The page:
by John Briggs
I’ve known plenty of authors who spend hours creating character sheets for their main characters, worry about what their shoe size is, favorite color, and the name of their childhood pet. They rewrite them to seem more alive, but forget that their minor characters, even those who appear for several pages, have personalities, too.
Remember, your story may have minor characters, but no one believes they are a minor character in their own life. Everyone has a personality.
In other words, even a wallflower doesn’t have to be as bland as wallpaper paste.
So how do you make sure they leap off the page? Here are five ways to give your minor characters some pizazz.
1. Create a dominant personality trait. You only need one. Is this person obnoxious? Patient? Overly nice? Angry? Don’t use this trait in every sentence, or use shades of it, but use it often enough so that it stands out. If you’re character is a clichéd angry cabbie, not every line has to be full of rage. Use a variety of expressions from sarcasm to swearing to hand gestures to get this trait across. Even humor could work, or a sense of satisfaction that he got his opinion out. Tie it all in to the dominant trait, but don’t make it overbearing.
2. If the dominant trait is positive, create a negative trait, too. The opposite of this is also true. If you have an extremely patient waitress, perhaps she gets frustrated as a character makes special requests or tries to order off the menu or gets drunk, etc. Of course, being a nice waitress, she keeps her temper in check, but the frustration at the other character’s action is evident.
3. Create a style of talking all their own. This doesn’t mean revert to some strained vernacular. It’s easy to stick in a foreign accent, even if that means a Texas drawl in a New York bar or a Brooklyn accent on an Iowa farm, but that always raises the question, “Why is this character there?” No, keep your characters believable. A style of talking can be a favorite word or phrase they like, a sense of humor, inappropriate words, the use of too many questions, overly eloquent phrasing, or short, clipped sentences that are little more than grunts that make it seem like Hemingway is typing away in your character’s brain.
4. Give them something memorable to wear. This doesn’t mean make them outlandish, but it does mean something that stands out, like a particular hat, or a pair of glasses. You’d be surprised how far a uniform can go. It’s easy to remember somebody in playful scrubs, a postal worker shirt, or police uniform. Even in a story full of uniformed people, like a crime or military drama, differences exist, from rank to tattoos to the way clothing fits. Exploit your minor character’s fashion sense.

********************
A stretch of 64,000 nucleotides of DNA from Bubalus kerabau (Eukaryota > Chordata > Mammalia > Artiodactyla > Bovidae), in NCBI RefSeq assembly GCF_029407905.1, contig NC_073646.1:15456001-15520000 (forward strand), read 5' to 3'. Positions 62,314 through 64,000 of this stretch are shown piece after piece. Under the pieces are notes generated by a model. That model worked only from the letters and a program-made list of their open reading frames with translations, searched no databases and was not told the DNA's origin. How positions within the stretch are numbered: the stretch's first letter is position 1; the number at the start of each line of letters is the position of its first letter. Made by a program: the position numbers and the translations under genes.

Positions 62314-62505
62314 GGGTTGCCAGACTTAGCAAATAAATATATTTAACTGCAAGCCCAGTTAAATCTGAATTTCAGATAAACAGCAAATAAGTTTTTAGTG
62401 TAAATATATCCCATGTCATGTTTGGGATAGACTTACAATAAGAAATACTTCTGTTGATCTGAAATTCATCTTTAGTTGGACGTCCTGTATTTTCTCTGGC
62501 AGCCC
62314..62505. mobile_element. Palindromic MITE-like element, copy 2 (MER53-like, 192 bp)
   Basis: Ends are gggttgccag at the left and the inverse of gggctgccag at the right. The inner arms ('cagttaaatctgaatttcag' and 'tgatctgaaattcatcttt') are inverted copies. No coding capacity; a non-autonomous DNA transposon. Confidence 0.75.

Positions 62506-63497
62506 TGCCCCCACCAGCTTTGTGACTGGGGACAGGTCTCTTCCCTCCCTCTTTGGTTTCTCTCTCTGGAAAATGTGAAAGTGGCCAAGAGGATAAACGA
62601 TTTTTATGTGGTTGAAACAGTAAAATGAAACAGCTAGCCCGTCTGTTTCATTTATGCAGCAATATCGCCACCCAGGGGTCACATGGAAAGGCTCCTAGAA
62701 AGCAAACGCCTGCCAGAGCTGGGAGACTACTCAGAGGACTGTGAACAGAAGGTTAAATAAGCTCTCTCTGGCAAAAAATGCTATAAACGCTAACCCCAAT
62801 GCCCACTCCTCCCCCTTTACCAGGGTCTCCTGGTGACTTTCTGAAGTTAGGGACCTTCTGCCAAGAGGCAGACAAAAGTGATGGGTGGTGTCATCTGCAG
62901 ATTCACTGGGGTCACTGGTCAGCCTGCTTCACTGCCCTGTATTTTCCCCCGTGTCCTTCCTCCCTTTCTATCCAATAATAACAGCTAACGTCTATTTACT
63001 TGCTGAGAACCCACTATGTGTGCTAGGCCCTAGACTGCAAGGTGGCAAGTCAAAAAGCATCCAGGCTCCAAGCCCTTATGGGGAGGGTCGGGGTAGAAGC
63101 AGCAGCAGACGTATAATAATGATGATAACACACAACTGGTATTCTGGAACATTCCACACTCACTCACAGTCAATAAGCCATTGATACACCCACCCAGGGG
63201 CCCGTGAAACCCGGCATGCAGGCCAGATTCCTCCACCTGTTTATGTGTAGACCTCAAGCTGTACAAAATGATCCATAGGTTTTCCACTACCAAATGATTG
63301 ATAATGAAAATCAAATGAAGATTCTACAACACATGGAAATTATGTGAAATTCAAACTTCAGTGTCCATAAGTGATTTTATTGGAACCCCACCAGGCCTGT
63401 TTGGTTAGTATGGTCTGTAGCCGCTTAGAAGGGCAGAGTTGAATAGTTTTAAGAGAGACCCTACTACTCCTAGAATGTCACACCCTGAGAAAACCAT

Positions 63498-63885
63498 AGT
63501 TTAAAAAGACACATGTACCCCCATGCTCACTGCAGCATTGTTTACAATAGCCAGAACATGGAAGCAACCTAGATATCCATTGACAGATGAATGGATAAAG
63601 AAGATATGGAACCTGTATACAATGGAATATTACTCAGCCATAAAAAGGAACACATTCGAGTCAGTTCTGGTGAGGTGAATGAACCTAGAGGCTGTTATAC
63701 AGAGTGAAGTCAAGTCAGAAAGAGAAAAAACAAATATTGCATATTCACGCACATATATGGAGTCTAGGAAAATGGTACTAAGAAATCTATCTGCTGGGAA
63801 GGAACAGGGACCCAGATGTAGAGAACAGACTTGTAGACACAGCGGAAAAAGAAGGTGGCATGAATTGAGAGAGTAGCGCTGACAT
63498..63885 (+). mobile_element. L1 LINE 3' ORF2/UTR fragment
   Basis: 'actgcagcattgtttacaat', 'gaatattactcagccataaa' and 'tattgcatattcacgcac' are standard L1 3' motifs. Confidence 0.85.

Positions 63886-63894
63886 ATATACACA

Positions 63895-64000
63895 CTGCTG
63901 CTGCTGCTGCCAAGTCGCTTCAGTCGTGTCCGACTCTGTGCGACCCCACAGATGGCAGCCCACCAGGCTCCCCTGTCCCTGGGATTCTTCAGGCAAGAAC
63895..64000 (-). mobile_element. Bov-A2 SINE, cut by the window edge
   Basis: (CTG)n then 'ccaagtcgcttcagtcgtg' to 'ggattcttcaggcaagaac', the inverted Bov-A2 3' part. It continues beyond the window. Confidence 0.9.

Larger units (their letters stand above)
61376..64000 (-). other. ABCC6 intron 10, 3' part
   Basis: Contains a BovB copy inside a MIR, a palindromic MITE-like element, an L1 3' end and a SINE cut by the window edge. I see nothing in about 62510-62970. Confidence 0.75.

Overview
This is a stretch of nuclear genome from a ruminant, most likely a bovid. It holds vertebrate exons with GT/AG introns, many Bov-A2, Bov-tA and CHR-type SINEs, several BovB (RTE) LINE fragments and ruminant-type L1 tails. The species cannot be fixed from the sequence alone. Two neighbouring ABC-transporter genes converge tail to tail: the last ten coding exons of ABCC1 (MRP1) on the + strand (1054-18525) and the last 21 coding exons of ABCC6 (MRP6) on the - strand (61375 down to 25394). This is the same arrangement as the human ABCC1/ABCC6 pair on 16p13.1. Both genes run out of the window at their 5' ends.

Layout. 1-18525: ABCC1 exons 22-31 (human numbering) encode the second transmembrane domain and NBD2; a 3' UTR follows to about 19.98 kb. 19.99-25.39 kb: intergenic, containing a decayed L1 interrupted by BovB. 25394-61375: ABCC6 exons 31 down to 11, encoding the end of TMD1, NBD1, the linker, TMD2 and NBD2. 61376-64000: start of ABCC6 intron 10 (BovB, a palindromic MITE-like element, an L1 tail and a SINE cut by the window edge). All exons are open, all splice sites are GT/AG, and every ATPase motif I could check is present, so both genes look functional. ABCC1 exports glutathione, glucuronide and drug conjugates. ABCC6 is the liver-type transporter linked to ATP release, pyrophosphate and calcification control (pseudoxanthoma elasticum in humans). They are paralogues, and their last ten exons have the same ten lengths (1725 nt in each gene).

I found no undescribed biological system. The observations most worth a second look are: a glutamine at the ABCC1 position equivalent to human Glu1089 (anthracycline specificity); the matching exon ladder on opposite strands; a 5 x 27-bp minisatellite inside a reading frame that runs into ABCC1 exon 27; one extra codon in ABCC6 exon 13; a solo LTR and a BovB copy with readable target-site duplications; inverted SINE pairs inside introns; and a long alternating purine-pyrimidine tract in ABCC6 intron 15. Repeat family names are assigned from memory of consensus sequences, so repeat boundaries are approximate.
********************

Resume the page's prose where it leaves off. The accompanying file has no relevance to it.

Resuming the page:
5. Have them act and react. One of the biggest mistakes I see is characters that don’t react to what’s going on around them. They’re statues. They take a lunch order, but don’t interact with customers. They witness an accident, but don’t want to get involved. It’s not believable, and makes it seem like you just threw someone in there to move the scene along. Maybe you did, but it can’t feel like that to your readers, or you’ll start to lose them.
None of this means you should overdo it. Don’t let minor characters steal a scene or overshadow your main characters. Keep them in their places, but make them memorable. They may be people you made up, but your minor characters are people, too, and they should act like it.
(This is the second part of a two-part post. Click to read 5 Steps to Making Minor Historical Figures Exciting.)
Guest post contributed by John Briggs. John has been a writer for nearly 20 years, starting out in newspapers and eventually spent several years as a nationally syndicated children’s TV critic. His book, Leaping Lemmings, is coming out Sept 6th, 2016.
Thank you. Your advice is really helpful. All the best. Chris.
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Thank you for this excellent resume. Really helpful.
I agree wholeheartedly, John.
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For fun, I wrote a “where are they now?” article about some of the minor characters from my novel. I did this after the book came out, but someone who is in the process of creating their “minors” might try something similar as a writing exercise.
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It’s important to remember that supporting characters are still supporting characters. They have to be believable or they have less of an impact when adding to a scene.
As a very new writer, this is incredibly helpful. I’ve read a number of books where it’s been a minor character that has really caught my attention. I really wanted to create the same well rounded personalities in my faerie tale and reading tweets has helped. Thanks.
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Here’s a great post from Ryan Lanz’s blog on how to make your minor characters more exciting
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